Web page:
When it comes to intimacy and pleasure, it is often said that the brain – rather than sensitive areas of our bodies – is our one most pronounced erogenous zone. In the same vein, when comes to conservation, the most valuable asset we have may not be a home’s insulation or a thermostat or a car’s light components or an efficient carburetor. Instead, the most effective tool for reducing our environmental impact may turn out to be the computer.
What is wind power, you might ask, without a computer to coordinate where the electricity goes? Similarly, it might be well and good to turn down a thermostat at night, but computer chips could manage to adjusted the heating systems in a home with precision and efficiency that includes adjustments to weather conditions outside in manners that may increase energy savings beyond what you can do with intuition and guesswork.
The computer can also do what it might take 50 technicians to do, which would be to run from room to room in a skyscraper and adjust each thermostat when the time comes to do so. By the time those 50 technicians complete their rounds and turn up a thermostat two degrees, it might be time to turn them back down again. In so many words, the computer can take the idea of conservation and apply it to the modern age.
The point is, everyone knows how to turn down a thermostat and save energy, but it takes a computer to understand how to save energy on the scale of our modern human enterprises. We live in cities with buildings far too large to try to save energy manually, even if we wanted to.
The green movement, as such, is about applying the basics of conservation on a scale that is truly mind-boggling, but is certainly within our reach with computers to help us attain our goals.
Just by example, Wikipedia lists 197 hotels around the world with 1,000 rooms or more. Including the world’s largest, the 7,117-room Venetian Las Vegas and Palazzo complex in Las Vegas, Nevada.
Obviously, with a Las Vegas location, this is a hotel that requires a lot of air conditioning. (And, thankfully, neither you, nor I have to pay their electric bill.) From a point of view of conservation, however, what if three rooms on the 35th floor (the hotel is 36 stories high) were unoccupied? Does management need to circulate air conditioning in those rooms?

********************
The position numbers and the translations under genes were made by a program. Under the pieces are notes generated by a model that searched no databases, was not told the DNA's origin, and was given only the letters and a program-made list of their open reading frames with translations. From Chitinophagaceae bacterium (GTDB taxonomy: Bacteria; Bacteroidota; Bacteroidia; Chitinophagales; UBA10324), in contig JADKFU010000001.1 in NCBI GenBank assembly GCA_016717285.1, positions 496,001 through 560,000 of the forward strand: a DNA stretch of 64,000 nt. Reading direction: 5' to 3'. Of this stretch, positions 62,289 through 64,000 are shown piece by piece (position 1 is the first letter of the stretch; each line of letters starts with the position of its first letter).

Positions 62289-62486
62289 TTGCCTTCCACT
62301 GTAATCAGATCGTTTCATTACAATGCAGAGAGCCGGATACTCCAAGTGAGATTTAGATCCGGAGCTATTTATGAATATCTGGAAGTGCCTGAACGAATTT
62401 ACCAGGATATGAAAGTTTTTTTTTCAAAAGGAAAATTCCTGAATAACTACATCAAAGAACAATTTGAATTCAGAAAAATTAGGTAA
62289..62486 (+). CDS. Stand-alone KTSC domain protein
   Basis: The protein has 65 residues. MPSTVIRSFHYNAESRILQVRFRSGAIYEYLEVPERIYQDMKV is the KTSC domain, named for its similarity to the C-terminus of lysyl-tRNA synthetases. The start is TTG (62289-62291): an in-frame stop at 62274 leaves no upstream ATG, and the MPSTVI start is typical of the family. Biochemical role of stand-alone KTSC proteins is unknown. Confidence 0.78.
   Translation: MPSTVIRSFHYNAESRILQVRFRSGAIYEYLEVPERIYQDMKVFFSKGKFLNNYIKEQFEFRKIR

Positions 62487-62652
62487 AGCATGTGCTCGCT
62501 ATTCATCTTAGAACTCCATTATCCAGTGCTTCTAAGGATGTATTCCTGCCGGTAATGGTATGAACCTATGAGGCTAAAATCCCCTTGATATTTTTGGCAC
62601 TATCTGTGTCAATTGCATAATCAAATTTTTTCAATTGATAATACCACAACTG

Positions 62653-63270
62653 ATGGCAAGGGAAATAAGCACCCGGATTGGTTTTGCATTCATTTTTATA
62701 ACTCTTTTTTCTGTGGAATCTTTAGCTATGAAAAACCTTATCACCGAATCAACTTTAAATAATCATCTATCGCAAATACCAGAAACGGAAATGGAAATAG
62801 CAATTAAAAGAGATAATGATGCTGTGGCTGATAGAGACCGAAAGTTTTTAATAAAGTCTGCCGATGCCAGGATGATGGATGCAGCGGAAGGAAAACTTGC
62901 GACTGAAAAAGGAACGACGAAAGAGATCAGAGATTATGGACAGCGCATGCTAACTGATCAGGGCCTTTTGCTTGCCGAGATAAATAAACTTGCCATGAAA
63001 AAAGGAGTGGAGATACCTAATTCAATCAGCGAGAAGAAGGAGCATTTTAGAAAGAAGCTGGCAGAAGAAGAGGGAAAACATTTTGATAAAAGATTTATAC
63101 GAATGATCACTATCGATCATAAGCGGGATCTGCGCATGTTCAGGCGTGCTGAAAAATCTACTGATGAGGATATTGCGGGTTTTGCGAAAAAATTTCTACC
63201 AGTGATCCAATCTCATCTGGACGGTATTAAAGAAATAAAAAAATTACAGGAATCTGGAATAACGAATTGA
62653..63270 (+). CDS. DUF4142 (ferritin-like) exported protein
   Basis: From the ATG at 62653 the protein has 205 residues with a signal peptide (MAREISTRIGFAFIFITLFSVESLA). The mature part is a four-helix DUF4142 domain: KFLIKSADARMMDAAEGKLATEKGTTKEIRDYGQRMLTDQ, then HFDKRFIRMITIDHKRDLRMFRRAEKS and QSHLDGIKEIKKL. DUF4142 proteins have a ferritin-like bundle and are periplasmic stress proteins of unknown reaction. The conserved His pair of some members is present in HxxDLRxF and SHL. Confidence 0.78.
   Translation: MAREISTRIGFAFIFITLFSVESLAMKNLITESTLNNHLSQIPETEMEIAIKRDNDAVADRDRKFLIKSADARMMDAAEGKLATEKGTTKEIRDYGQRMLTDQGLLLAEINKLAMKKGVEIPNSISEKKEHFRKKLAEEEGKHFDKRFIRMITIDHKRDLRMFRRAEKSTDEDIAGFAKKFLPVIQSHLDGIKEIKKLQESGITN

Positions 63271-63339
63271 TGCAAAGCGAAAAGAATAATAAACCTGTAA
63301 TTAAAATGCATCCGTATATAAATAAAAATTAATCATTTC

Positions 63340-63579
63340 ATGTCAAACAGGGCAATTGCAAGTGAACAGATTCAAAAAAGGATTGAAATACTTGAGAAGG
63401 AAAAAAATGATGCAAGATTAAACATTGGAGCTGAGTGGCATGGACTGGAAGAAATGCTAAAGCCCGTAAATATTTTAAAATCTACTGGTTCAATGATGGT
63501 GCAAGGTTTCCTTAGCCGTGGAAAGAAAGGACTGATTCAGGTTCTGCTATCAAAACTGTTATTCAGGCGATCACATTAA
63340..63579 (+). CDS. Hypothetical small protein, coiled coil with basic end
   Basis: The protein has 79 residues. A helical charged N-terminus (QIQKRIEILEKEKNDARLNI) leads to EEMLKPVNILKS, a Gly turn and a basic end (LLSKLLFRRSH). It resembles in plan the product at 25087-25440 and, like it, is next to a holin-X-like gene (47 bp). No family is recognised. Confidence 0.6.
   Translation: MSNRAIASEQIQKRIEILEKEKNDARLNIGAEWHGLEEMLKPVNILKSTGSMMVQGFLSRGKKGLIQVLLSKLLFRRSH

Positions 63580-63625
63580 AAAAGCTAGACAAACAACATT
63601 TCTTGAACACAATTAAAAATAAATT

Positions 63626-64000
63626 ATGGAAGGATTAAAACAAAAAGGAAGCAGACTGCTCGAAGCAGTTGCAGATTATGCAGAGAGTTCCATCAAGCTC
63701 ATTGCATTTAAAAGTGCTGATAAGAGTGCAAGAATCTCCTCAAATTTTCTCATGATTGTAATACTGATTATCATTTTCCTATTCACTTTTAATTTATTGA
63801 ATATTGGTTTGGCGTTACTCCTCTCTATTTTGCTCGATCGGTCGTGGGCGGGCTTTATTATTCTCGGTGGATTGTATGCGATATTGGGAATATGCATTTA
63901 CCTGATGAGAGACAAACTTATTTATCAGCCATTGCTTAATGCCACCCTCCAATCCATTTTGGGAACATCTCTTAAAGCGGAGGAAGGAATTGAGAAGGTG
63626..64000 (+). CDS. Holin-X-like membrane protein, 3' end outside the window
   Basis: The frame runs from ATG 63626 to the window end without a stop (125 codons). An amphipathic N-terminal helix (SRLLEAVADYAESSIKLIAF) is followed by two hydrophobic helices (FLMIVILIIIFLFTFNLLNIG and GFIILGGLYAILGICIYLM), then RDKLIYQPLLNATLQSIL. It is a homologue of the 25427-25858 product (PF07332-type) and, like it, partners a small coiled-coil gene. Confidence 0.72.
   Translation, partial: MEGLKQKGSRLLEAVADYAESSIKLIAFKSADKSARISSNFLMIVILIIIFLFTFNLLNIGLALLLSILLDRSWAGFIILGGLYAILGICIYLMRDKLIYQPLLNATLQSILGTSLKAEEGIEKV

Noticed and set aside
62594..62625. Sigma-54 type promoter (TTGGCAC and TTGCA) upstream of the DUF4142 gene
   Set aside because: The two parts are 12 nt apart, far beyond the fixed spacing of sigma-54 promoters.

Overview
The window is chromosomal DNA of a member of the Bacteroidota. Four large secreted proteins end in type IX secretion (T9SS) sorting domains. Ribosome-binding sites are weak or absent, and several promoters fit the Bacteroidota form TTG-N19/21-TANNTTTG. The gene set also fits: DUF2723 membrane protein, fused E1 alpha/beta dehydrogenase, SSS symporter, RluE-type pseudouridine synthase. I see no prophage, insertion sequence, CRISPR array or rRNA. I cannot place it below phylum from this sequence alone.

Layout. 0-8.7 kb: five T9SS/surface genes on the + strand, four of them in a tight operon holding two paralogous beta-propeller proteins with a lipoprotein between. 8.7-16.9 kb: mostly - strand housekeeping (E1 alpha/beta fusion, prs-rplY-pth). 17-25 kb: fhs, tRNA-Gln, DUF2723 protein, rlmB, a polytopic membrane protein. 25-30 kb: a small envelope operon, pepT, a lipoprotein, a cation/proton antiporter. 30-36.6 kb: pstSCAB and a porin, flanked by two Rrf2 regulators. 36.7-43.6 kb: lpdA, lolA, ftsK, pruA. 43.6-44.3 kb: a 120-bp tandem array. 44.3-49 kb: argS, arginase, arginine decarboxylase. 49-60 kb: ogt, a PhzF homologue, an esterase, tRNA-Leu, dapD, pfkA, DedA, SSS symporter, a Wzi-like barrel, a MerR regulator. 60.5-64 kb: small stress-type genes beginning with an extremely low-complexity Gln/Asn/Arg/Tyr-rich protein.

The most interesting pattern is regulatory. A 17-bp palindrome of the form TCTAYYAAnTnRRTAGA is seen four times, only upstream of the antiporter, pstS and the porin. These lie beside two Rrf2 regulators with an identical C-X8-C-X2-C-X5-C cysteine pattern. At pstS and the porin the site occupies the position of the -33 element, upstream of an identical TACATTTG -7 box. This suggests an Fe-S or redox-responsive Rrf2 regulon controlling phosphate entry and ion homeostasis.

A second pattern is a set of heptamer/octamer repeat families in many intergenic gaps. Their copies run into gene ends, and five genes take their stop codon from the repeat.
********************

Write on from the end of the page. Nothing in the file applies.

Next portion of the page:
The advent of the computer and motion detectors can be used to adjust the heating and air conditioning needs of a building of this size quickly and efficiently, reducing the hotel’s carbon footprint dramatically over time.
Now take that same concept and apply it to every large building in Washington, D.C. and you have some enormous energy savings in a year, thanks to the thrift built into a computer program. If that were not grand enough, there are some 356 cities in the United States with populations over 100,000 and this does not include thousands of bedroom communities adjacent to these or any large building in an isolated setting, be it a college campus, a corporate headquarters, a distribution center or a shopping mall.
In so many words, the energy savings could add up on a national scale if computer were running the show, adjusting heating systems – for ambient air and hot water – in manners that used energy efficiently. To paraphrase the quote attributed to Illinois Senator Everett Dirksen, “a billion here, a billion there, pretty soon you’re talking real money,” in this sense, a billion kilowatts here, a billion there, pretty soon you’re taking real energy savings.
But the savings go father than that.
Computer-run buildings require fewer employees, so while a company saves money on its heating bills, it saves money on salary outlays, as well.
Savings on computers
While you are shopping for a computer that will cut down on your bills, seek out servers that are also energy efficient. Just as other appliances – clothes washers, driers and air conditioners – are rated for efficiency, so, too, there are computers that run at lower temperatures and draw less amperage than others.
Studies show that businesses can save as much as $50 per computer if they simply had their computers go into hibernation mode, rather than having them humming along at full power when not in use. Companies that require embedded computing and industrial PC technology may require a variety of other IT support systems.
Going high-tech to find ways to reduce your environmental footprint still relies on the basic Three Rs principal of conservation, which is to Reduce use, Re-use when possible and Recycle. Those three Rs, no matter what, do not change.
That said, take advantage of technology by creating the most efficient systems in other parts of your business. Besides energy use, there’s efficient use of space, cutting down on packaging or paper products and designing production and distribution systems that cuts down energy use.